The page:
Tuesday, March 30, 2010

FBI: Little Chance Of Copycat Militia Plots

FBI officials see little chance the arrests of nine suspects in an alleged Christian militia plot will spur other anti-government extremists to launch their own violent attacks.

Suspected members of a group that called itself Hutaree were allegedly plotting to kill police officers. Eight suspects were captured over the weekend in Michigan, Ohio and Indiana.

The FBI issued a bulletin to police departments saying they have picked up Internet chatter among other militia groups - including some expressing sympathy for the suspects -- but few signs of criminal copycats.

Eight Hutaree members appeared in federal court Monday. They were charged with seditious conspiracy -- plotting to levy war against the U.S. -- possessing a firearm during a crime of violence, teaching the use of explosives and attempting to use a weapon of mass destruction -- homemade bombs.

A standoff at a trailer in rural Lenawee County ended late Monday with the arrest of the ninth suspect.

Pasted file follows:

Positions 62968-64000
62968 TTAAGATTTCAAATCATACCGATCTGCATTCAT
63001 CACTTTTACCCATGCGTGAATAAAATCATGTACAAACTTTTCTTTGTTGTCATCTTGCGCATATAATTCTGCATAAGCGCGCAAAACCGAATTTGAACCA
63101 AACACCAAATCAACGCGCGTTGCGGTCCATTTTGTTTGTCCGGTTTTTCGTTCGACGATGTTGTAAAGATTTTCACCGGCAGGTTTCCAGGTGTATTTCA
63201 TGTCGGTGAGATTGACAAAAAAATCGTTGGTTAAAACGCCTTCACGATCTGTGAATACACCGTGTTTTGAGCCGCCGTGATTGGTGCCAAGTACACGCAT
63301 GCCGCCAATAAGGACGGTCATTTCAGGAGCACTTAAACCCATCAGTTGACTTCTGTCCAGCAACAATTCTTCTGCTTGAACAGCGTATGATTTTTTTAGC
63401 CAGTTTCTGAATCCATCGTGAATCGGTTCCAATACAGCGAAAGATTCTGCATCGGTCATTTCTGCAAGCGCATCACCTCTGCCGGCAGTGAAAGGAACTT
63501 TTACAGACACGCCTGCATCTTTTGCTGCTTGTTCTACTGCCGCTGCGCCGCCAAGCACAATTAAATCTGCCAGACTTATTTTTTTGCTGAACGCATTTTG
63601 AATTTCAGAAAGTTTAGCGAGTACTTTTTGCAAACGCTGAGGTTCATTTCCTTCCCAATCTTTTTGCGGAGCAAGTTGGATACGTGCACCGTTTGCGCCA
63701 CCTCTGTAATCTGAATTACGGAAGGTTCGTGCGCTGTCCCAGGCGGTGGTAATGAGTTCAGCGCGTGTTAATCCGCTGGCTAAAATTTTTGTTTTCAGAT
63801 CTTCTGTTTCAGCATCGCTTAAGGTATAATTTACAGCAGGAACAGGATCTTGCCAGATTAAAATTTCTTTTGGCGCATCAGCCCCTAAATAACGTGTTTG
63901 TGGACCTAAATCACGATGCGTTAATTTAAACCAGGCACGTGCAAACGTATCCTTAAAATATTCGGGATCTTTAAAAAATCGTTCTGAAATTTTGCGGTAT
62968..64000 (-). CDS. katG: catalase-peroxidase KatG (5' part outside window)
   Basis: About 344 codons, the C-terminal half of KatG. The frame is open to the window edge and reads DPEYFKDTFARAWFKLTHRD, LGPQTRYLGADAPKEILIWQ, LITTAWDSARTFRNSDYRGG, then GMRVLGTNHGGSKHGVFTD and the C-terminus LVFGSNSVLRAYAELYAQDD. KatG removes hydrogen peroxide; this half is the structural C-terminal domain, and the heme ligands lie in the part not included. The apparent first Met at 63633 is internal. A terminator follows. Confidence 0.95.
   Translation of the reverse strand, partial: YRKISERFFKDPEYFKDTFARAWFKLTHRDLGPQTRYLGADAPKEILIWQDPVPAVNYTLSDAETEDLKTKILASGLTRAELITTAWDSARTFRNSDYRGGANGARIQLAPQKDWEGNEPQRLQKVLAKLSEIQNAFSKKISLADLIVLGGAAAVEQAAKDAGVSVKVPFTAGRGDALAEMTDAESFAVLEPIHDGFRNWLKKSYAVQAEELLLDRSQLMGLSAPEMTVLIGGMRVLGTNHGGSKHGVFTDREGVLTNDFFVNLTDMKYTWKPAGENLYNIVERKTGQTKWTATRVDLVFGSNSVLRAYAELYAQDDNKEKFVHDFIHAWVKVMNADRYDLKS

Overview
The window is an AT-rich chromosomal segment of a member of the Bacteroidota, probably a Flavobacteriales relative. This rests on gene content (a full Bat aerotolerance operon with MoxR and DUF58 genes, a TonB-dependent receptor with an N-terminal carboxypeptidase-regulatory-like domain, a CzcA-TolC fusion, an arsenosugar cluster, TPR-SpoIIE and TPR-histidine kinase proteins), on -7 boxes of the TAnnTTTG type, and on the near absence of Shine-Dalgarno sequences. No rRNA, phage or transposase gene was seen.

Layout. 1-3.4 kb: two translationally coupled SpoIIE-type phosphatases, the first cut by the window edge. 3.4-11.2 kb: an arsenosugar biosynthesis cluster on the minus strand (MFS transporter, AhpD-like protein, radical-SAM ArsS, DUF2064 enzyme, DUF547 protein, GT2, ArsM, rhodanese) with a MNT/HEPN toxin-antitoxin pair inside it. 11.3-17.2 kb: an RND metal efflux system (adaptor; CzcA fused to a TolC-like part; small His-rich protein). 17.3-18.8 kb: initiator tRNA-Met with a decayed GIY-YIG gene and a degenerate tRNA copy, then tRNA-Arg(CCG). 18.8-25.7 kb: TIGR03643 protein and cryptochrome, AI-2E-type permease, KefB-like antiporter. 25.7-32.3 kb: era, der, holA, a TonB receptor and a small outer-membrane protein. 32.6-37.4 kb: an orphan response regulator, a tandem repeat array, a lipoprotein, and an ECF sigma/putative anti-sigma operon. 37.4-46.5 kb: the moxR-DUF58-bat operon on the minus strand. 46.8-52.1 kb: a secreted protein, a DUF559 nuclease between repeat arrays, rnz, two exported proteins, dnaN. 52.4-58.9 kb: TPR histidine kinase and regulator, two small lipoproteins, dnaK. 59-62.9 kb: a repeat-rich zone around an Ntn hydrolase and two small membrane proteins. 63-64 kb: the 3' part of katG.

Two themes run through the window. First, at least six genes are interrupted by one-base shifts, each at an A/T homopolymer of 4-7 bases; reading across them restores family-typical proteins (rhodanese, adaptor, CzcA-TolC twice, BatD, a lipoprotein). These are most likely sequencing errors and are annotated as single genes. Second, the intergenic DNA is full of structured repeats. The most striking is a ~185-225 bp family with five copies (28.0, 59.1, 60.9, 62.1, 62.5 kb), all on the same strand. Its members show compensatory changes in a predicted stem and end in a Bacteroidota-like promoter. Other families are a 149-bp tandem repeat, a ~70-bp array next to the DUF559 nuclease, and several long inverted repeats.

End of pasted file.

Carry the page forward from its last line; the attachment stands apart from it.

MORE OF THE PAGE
FBI agents moved quickly against Hutaree because its members were planning an attack sometime in April, prosecutors said. Members had been undergoing paramilitary training, including learning how to shoot guns and make bombs, since 2008, according to an indictment. Authorities seized guns in the raids but would not say whether they found explosives.

Prosecutors said the suspected Hutaree ringleader, 44-year-old David Brian Stone of Clayton, identified law enforcement officers as potential targets. He and other members discussed setting off bombs at a police funeral, using a fake 911 call to lure an officer to his death, killing an officer after a traffic stop or attacking the family of an officer, according to the indictment.

The indictment said that after the attacks, the group planned to retreat to "rally points" protected by trip-wired explosives for a violent standoff with law enforcement personnel.

"It is believed by the Hutaree that this engagement would then serve as a catalyst for a more widespread uprising against the government," it said.

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